In low-hierarchy organisations, even key policy issues are discussed in Slack

Researchers investigated the functioning of collective authority in three software companies. Managers actively participated in the discussions, and employees were not shy about challenging them.
Photo: Tima Miroschnichenko, Pexels.
Photo: Tima Miroschnichenko, Pexels.

In a recent study, Aalto University alumn Lauri Pietinalho, a visiting scholar at New York University's Stern School of Business, and Frank Martela, an assistant professor at Aalto University, investigated how low-hierarchy organisations deal with shared policies in confrontational situations and how authority functions within them. The study included three medium-sized software companies, and the situations involved ranged from a new pay model to allowing some employees to go on a trip to the Mediterranean, and to buying a fancy statue.

Pietinalho started working on the study, based on interviews and Slack data, while he was still at Aalto. The researchers found that conversations mainly took place in Slack - even when the participants were working in the same room.

‘The world is moving in a direction where more and more of the key conversations in an organisation are taking place on different channels rather than face-to-face. And in the organisations we studied, the boss was a participant among others in the conversation, says Martela.

‘This approach does not deny the formal responsibility of the CEO, but at the same time managers’ decisions are open to challenge’, says Pietinalho.

Fair rewarding or rocking of the shared boat?

Pietinalho says that one of the most controversial situations was a week's trip to the Mediterranean, with which the business unit rewarded its employees for good performance. The idea was to work remotely from the destination for a week.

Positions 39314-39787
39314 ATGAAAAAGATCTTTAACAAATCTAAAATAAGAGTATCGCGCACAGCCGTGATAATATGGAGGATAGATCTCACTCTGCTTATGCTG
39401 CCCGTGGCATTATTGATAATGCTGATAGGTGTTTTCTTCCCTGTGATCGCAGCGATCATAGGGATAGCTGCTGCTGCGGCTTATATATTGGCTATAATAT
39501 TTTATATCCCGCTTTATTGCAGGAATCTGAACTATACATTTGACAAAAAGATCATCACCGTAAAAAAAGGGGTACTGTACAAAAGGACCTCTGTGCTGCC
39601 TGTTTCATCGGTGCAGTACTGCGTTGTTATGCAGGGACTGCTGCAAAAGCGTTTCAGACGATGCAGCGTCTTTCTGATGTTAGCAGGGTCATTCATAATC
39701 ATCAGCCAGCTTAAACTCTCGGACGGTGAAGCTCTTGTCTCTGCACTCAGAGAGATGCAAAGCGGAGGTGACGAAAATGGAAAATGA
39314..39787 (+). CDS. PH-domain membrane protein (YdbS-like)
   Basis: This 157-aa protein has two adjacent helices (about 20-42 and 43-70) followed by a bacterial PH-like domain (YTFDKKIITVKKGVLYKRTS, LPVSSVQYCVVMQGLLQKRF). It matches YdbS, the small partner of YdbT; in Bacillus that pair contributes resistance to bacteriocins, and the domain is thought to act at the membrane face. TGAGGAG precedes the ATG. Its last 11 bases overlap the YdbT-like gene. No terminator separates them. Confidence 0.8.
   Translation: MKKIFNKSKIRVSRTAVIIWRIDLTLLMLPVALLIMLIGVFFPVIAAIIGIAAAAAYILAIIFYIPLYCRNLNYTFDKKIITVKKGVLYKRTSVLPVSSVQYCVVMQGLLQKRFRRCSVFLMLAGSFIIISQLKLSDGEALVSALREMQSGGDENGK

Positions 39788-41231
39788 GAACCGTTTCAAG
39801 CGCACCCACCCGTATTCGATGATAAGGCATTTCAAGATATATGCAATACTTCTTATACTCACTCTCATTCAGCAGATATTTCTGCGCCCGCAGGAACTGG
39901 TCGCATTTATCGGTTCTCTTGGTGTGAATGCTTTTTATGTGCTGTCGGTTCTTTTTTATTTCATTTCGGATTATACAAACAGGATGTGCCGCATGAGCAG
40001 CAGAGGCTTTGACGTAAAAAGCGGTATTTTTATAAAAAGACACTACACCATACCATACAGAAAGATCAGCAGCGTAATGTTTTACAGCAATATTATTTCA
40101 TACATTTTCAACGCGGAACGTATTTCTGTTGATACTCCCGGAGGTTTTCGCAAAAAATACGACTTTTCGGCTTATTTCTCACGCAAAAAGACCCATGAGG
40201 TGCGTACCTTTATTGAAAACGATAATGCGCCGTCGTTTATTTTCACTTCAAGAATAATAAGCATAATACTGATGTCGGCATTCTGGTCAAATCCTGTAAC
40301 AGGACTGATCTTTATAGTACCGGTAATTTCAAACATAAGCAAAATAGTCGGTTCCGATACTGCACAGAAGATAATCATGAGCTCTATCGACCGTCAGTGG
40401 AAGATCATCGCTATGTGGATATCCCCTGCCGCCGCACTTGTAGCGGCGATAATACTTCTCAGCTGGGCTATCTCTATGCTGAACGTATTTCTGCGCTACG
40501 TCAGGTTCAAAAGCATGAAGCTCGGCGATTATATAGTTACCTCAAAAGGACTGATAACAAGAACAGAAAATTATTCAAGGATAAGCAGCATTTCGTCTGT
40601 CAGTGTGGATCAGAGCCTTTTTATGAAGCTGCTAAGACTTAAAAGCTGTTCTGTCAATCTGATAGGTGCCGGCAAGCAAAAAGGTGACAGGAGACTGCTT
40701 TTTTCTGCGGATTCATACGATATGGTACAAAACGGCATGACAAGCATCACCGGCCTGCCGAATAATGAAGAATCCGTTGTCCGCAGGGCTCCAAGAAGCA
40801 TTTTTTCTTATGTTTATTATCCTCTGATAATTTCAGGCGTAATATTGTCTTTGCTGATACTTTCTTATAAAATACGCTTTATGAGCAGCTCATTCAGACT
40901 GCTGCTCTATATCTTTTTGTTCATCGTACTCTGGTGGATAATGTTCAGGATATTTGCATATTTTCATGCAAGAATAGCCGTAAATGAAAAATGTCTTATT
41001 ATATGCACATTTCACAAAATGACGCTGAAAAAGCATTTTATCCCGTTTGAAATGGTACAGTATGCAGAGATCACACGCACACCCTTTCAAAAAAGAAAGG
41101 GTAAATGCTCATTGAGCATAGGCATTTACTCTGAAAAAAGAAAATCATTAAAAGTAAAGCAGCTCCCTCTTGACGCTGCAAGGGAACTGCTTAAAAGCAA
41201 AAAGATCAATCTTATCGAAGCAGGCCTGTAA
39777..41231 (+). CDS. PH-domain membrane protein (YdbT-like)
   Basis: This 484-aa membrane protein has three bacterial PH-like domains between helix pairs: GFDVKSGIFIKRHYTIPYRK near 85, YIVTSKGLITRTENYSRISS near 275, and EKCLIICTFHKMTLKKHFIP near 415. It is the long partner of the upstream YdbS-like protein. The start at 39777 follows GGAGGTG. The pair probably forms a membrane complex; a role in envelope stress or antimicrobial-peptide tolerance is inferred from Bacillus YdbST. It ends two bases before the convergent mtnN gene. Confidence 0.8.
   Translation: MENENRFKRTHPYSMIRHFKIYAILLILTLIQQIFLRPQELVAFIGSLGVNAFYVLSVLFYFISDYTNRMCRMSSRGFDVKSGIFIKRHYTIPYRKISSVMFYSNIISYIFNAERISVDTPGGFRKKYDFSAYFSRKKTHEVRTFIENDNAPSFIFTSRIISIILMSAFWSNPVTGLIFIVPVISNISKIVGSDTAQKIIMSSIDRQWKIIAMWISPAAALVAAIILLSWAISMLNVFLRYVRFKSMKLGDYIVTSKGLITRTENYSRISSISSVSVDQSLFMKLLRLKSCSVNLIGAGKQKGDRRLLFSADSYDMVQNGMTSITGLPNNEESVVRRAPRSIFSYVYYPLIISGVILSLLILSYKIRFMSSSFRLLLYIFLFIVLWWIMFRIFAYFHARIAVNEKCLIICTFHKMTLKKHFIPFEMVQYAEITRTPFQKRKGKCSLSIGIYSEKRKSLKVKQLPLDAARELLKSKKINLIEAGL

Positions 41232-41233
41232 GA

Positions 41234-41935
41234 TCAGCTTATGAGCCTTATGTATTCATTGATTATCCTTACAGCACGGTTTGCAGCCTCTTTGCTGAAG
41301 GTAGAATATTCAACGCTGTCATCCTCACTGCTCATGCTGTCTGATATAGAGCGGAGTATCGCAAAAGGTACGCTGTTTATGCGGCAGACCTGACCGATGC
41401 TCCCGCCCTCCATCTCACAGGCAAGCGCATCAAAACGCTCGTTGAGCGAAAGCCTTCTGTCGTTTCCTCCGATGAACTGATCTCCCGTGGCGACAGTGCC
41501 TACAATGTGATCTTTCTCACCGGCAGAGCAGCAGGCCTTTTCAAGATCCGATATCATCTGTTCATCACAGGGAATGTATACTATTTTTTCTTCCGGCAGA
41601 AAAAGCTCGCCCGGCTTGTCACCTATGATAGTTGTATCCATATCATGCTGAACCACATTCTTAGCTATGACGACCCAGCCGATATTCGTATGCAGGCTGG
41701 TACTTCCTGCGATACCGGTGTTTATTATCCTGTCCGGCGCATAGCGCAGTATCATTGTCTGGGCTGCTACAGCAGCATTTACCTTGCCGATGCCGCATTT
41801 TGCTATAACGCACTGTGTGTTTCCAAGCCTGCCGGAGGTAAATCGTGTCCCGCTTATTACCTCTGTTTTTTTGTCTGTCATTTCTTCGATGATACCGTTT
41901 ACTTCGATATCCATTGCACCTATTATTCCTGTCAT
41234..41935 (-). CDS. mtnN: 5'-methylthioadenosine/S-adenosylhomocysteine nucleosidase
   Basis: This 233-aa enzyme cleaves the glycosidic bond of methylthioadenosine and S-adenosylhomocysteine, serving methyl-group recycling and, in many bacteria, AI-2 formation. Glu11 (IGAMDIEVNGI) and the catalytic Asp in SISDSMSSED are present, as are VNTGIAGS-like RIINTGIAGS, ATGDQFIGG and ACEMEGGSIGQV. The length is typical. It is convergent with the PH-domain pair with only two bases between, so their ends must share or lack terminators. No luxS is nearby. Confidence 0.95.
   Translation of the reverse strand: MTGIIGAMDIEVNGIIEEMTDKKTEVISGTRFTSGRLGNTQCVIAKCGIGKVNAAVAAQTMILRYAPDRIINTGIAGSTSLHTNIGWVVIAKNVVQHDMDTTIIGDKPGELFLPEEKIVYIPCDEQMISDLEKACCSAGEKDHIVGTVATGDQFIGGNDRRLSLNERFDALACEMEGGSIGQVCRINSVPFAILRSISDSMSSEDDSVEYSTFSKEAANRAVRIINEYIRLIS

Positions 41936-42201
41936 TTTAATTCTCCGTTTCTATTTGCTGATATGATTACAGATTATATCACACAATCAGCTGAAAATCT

‘The problem was that people were moving between these partly arbitrary business units, and some did not belong directly to any one unit. There was a debate about whether the travel of one unit was fair to the others who had also worked for the whole’, says Pietinalho.

The head of the unit had discussed the award trip with the company's CEO. After initial doubts, the CEO had decided to support the trip because he wanted to support the autonomy of the units. He sent a joint email to everyone about it, after which things started happening on the company's Slack channel. The discussions were initially polarised.

‘People reacted to the conflict on the channel in different ways, some recalling that they are in the situation together, most trying to figure out what was going on and all that was involved. Many went around dropping their views, others also took time to speculate on the wider implications for common principles’, says Pietinalho.

The Slack discussions often ended up with a reflection on how to deal with the situation in the future while respecting the different principles that are in conflict. The unit's trip took place, but no further trips in that form were made afterwards.

‘What is exceptional here is that even big issues were discussed in Slack, whereas in more traditional organisations decisions are usually taken behind closed doors by a limited group of people, such as the management team. In Slack, a picture was formed of the general opinion, rather than necessarily following the view of the leader’, says Martela.

‘The study showed how the work community becomes an active and polyphonic force in dealing with the conflict and the common principles it brings to the surface’, says Pietinalho.

Article: Keeping The Iron Cage from Closing: How Clashes Over Shared Principles Elicit Collective Authoring


Further information:

Lauri Pietinalho
Visiting scholar
New York University's Stern School of Business
[email protected]
Tel. +358 50 487 6013

Frank Martela
Assistant professor
[email protected]
Tel. +358 50 570 7916

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